Millions of Americans remain out of work. Businesses are struggling to find skilled employees. And the global digital transformation that began before the coronavirus pandemic continues to pick up speed.
This is the landscape of the 2021 economic recovery. A story of a dual-pronged skills gap that continues to grow. AI, machine learning and cloud computing on one side, and soft skills that can’t be automated on the other.
The solution, according to Scotty Parrish, senior vice president of client services total talent solutions at Randstad Sourceright, is an all-in upskilling and reskilling effort.
“To truly address this deficiency in skills, every stakeholder must take responsibility — including businesses, federal and state governments, as well as academia and employees themselves — to ensure that the labor force as a whole is equipped to thrive in the coming fourth industrial revolution,” she writes.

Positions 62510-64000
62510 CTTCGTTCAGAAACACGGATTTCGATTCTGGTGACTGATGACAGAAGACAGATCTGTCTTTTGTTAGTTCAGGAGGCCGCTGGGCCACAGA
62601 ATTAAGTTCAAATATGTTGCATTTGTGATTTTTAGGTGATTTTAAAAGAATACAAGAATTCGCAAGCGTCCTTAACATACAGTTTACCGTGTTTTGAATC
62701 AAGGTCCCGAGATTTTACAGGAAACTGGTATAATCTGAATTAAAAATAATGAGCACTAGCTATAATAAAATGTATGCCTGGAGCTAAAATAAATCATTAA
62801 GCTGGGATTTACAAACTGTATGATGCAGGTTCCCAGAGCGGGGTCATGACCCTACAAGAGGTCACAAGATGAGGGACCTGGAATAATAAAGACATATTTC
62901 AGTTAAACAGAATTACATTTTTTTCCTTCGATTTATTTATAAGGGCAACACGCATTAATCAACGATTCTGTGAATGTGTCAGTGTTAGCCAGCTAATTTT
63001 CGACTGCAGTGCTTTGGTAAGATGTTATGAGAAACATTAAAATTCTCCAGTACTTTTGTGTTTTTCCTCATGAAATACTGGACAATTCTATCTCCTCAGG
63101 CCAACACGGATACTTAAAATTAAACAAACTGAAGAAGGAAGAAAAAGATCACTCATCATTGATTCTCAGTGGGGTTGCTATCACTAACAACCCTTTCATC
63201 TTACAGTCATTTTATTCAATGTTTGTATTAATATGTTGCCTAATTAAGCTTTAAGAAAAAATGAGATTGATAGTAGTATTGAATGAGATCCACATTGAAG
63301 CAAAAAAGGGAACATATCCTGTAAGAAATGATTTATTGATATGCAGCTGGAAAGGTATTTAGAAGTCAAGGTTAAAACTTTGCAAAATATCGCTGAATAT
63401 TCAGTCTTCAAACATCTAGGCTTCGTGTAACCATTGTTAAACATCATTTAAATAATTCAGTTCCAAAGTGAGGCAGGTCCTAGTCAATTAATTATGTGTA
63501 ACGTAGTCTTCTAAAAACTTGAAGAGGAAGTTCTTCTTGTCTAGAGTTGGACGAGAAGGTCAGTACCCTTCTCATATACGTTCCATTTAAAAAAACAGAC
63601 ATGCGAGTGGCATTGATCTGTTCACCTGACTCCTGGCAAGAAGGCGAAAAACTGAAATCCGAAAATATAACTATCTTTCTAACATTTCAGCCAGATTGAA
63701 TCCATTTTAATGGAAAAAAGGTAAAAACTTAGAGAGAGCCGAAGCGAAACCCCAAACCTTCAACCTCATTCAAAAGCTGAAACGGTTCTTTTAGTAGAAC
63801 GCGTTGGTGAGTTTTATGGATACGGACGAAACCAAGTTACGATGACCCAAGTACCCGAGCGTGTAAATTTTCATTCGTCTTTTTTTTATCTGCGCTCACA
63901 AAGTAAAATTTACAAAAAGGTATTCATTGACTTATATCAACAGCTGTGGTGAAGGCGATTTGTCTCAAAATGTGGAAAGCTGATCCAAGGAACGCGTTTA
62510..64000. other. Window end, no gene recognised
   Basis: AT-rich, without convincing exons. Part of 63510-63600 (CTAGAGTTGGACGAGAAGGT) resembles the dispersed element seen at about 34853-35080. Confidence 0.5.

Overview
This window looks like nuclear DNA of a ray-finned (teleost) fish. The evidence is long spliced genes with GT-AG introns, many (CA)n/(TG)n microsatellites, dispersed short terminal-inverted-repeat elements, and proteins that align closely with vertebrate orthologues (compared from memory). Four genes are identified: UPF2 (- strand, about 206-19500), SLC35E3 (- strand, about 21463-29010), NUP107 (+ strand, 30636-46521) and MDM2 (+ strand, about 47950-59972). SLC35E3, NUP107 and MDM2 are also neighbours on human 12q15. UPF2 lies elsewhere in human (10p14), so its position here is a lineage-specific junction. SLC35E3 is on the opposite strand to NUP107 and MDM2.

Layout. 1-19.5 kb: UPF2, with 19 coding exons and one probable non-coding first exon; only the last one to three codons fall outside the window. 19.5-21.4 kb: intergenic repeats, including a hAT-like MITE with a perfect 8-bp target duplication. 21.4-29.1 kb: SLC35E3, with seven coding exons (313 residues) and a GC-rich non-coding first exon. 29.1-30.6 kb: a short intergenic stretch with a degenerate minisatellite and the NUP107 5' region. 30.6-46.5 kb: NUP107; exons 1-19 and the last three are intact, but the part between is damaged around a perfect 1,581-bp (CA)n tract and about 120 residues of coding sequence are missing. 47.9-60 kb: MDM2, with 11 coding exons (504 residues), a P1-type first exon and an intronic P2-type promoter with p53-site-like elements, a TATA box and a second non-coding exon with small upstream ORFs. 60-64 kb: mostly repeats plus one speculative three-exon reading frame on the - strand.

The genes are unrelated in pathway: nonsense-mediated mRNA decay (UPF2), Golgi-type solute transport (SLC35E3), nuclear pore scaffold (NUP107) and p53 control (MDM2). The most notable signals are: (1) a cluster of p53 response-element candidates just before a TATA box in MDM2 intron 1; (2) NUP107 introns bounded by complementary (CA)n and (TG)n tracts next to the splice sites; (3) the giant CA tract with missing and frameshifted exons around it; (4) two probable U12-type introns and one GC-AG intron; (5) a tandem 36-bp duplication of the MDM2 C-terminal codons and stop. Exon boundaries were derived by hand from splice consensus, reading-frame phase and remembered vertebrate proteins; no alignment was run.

Employers around the world agree. Randstad Sourceright’s 2021 Talent Trends survey found that 40% of HR leaders say their organization has been negatively impacted by talent scarcity. These same respondents believe that skilling is a shared obligation. More than 90% say companies should be responsible, 68% want the government to play a supporting role and 65% think that universities can also contribute.
“Ultimately, all of this requires buy-in from workers who have to want to improve and broaden their skill set,” concludes Parrish. “Only through coordination and working together can America develop the world-class, highly skilled workforce needed to drive economic growth in the next decade and beyond.”
Read Parrish’s full article in Human Resource Executive for real-world examples of skilling solutions and insights on building your own. You can also download Randstad Sourceright’s 2021 Talent Trends Report, “Rewrite your talent strategy playbook during extraordinary times,” for deep insights about talent scarcity, workplace safety, employee engagement and more.